axis-traction forceps


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ax·is-·trac·tion for·ceps

obstetric forceps provided with a second handle so attached that traction can be made in the line in which the fetal head must move in the axis of the pelvis.

axis-traction forceps

n.
Obstetrical forceps constructed to allow traction in the line in which the head must move along the pelvic axis.

ax·is-trac·tion forceps

(aks'is-trak'shŭn fōr'seps)
Obstetric forceps provided with a second handle so attached that traction can be made in the line in which the head must move in the axis of the pelvis.

axis-traction forceps

An obstetrical forceps fitted with a handle that makes it possible to provide traction in line with the direction in which the head must be moved.
See also: forceps
References in classic literature ?
not only without the slightest appearance of irony, or even any particular accentuation, but with so even and unbroken an appearance of seriousness that assuredly anyone might have supposed that these initials were the original ones written in the ballad.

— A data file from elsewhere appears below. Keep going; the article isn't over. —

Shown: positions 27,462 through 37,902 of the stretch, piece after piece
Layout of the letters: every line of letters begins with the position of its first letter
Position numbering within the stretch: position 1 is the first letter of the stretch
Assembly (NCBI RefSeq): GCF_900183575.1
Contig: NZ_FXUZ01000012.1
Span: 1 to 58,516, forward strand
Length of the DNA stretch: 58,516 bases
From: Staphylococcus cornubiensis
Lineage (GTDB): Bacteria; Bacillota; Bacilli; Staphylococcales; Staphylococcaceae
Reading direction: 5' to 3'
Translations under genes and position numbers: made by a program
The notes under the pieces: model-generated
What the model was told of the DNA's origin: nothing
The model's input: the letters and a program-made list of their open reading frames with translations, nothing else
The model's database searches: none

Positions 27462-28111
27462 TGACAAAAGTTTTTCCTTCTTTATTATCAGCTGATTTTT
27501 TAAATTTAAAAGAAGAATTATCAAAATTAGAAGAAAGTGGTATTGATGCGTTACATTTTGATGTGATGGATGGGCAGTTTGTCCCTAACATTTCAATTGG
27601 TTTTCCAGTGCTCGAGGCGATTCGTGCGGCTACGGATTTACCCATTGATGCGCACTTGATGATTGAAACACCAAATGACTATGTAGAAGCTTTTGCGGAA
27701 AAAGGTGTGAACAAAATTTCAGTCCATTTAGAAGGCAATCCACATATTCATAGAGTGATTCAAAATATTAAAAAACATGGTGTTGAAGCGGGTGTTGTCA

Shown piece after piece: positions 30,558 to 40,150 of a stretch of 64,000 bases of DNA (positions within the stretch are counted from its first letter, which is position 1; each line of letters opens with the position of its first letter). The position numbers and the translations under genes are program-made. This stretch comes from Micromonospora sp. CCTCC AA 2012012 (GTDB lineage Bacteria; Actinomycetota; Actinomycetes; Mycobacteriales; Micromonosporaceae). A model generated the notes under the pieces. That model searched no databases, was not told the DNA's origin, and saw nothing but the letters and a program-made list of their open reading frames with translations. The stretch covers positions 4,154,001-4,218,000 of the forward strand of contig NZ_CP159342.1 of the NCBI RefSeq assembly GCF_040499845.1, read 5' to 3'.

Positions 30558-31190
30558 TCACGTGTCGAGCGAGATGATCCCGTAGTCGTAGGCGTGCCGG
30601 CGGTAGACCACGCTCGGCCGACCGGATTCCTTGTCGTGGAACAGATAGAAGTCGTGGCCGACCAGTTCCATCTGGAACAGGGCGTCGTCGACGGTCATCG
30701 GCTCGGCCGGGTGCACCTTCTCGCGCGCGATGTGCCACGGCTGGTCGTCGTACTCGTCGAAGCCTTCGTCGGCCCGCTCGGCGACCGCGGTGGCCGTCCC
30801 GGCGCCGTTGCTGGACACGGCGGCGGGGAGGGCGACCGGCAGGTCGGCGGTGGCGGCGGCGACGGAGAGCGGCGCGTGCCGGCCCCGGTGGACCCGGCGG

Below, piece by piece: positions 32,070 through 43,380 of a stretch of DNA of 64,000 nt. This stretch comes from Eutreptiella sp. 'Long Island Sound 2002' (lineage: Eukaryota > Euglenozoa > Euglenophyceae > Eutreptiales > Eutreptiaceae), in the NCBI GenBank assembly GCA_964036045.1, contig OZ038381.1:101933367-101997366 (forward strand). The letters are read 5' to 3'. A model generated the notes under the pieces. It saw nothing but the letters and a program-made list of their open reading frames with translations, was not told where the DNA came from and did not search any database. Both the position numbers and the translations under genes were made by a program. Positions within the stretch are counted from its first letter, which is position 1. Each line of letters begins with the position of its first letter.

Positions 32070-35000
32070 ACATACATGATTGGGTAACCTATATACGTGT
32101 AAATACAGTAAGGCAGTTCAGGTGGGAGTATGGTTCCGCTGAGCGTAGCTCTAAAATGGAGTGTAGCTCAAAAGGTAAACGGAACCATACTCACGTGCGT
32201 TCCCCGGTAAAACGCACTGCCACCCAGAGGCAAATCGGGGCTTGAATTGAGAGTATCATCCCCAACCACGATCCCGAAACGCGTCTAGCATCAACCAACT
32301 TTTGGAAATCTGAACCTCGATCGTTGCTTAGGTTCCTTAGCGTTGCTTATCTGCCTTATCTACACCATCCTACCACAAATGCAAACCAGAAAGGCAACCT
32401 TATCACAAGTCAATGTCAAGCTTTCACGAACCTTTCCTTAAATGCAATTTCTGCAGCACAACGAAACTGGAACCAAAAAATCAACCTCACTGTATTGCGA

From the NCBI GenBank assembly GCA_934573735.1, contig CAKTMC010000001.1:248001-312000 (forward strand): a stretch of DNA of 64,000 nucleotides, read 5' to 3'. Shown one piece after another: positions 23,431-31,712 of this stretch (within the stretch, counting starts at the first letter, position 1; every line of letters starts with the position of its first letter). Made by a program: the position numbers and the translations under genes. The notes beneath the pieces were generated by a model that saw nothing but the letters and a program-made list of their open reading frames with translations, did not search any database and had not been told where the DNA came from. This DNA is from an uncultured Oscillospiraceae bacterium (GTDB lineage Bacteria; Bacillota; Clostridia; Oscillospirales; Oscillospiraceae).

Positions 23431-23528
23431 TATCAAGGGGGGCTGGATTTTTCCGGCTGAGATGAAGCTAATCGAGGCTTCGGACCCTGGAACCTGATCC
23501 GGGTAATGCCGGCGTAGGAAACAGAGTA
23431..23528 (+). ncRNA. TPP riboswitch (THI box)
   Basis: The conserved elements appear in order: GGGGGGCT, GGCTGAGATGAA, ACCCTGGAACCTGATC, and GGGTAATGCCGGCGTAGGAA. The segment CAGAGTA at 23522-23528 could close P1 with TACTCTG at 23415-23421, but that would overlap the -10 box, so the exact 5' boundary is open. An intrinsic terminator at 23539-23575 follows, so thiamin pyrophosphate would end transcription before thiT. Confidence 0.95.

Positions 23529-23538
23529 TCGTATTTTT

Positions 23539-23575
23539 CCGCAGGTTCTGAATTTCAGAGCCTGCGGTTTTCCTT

For many a day he sang ballads to the band, until the famous Allan a Dale joined them, before whose sweet voice all others seemed as harsh as a raven's; but of him we will learn hereafter.
I do not mean you to think that we have any ballads remaining to us as old as the thirteenth or the beginning of the fourteenth century, which was the time in which Havelok was written.
And so true is this, that ballads which have never been written down, but which are heard only in out-of-the-way places, sung or said by people who have never learned to read, have really more of the old-time feeling about them than many of those which we find in books.
I do not mean that twenty or thirty people sat down together and said, "Let us make a ballad.
One whole group of ballads tells of the wonderful deeds of Robin Hood.
The great idea of the Robin Hood ballads is the victory of the poor and oppressed over the rich and powerful, the triumph of the lawless over the law-givers.
The Robin Hood ballads are full of humor; they are full, too, of English outdoor life, of hunting and fighting.
And then to be shut in on each side, with these ballads, like so many book-leaf blinkers
To tell you the truth Wegg,' said Boffin, 'I wasn't thinking of poetry, except in so fur as this:--If you was to happen now and then to feel yourself in the mind to tip me and Mrs Boffin one of your ballads, why then we should drop into poetry.
On which occasion, as the ballad that was made about it describes: